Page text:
$93.6 millioncompared to $68.4 millionin fiscal 2021. SG&A expense as a percentage of revenues was 6.2% and 5.2% in fiscal 2022 and 2021, respectively. Our SG&A expense primarily consists of employee compensation and related costs. Our business operations employed 291 and 250 employees at September 30, 2022and 2021, respectively. We attempt to control our SG&A costs while ensuring that our infrastructure supports our operations; however, we cannot make assurances that we will be able to maintain or improve upon the current SG&A expense as a percentage of revenues. Loss on extinguishment of debt of $18.1 millionin fiscal 2021 was due to the redemption of our $350 millionprincipal amount of 8.0% senior notes due 2024 in May 2021. Income Taxes Our income tax expense was $57.0 millionand $36.1 millionin fiscal 2022 and 2021, respectively, and our effective tax rate was 24.2% and 24.6% in those respective years. Our effective tax rate for both years includes an expense for state income taxes and nondeductible expenses and a benefit related to noncontrolling interests. At September 30, 2022, we had deferred tax liabilities, net of deferred tax assets, of $35.9 million. The deferred tax assets were offset by a valuation allowance of $1.0 million, resulting in a net deferred tax liability of $36.9 million. At September 30, 2021, deferred tax liabilities, net of deferred tax assets, were $23.2 million. The deferred tax assets were offset by a valuation allowance of $1.2 million, resulting in a net deferred tax liability of $24.4 million. The valuation allowance for both years was recorded because it is more likely than not that a portion of our state deferred tax assets, primarily NOL carryforwards, will not be realized because we are no longer operating in some states or the NOL carryforward periods are too brief to realize the related deferred tax asset. We will continue to evaluate both the positive and negative evidence in determining the need for a valuation allowance on our deferred tax assets. Any reversal of the valuation allowance in future periods will impact our effective tax rate. The Inflation Reduction Act of 2022 ("IRA") was signed into law on August 16, 2022. The tax related provisions of the IRA did not have a material impact on our financial statements and are not expected to have a material impact on our financial statements in the future.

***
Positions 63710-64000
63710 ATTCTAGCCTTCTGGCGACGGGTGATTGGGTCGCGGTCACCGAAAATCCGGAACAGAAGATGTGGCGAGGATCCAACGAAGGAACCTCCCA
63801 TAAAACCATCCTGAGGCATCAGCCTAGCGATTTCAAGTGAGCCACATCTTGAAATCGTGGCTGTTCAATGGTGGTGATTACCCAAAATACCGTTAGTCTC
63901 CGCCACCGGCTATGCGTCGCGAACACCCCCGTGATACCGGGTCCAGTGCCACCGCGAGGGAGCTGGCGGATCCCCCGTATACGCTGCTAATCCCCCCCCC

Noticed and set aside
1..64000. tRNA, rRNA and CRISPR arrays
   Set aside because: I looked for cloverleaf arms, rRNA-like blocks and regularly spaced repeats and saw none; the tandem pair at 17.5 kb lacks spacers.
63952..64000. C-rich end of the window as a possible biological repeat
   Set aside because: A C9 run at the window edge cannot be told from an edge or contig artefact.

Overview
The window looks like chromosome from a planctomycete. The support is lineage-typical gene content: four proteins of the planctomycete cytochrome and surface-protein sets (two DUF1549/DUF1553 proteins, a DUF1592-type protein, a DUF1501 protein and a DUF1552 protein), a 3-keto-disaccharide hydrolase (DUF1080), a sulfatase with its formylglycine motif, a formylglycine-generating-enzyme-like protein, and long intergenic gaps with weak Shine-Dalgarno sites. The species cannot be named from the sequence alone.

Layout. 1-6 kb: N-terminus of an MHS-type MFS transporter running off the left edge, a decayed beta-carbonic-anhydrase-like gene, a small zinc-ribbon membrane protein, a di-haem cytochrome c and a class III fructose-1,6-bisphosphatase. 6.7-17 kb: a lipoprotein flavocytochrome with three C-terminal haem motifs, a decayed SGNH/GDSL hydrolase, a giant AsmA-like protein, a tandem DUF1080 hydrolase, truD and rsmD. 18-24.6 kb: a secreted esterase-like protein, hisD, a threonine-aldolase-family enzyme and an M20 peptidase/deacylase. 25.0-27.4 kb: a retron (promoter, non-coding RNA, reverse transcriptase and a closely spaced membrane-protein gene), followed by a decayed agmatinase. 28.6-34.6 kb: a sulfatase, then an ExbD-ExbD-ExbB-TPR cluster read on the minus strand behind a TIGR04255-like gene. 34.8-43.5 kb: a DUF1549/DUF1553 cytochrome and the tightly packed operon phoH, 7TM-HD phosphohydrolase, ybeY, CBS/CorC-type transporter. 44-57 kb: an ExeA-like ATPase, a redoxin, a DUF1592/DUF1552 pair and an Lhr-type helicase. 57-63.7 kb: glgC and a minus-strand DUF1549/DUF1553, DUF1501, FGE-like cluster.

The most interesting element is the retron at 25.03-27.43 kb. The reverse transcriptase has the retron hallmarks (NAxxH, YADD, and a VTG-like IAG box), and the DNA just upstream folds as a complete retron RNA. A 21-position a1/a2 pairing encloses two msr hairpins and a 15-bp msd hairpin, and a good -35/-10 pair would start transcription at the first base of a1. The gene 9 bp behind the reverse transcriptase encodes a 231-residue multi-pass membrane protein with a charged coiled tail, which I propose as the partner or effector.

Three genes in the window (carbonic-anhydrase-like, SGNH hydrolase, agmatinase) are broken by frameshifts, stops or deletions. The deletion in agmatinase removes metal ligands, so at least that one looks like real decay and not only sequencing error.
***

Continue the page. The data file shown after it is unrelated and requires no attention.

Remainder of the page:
We had no unrecognized tax benefits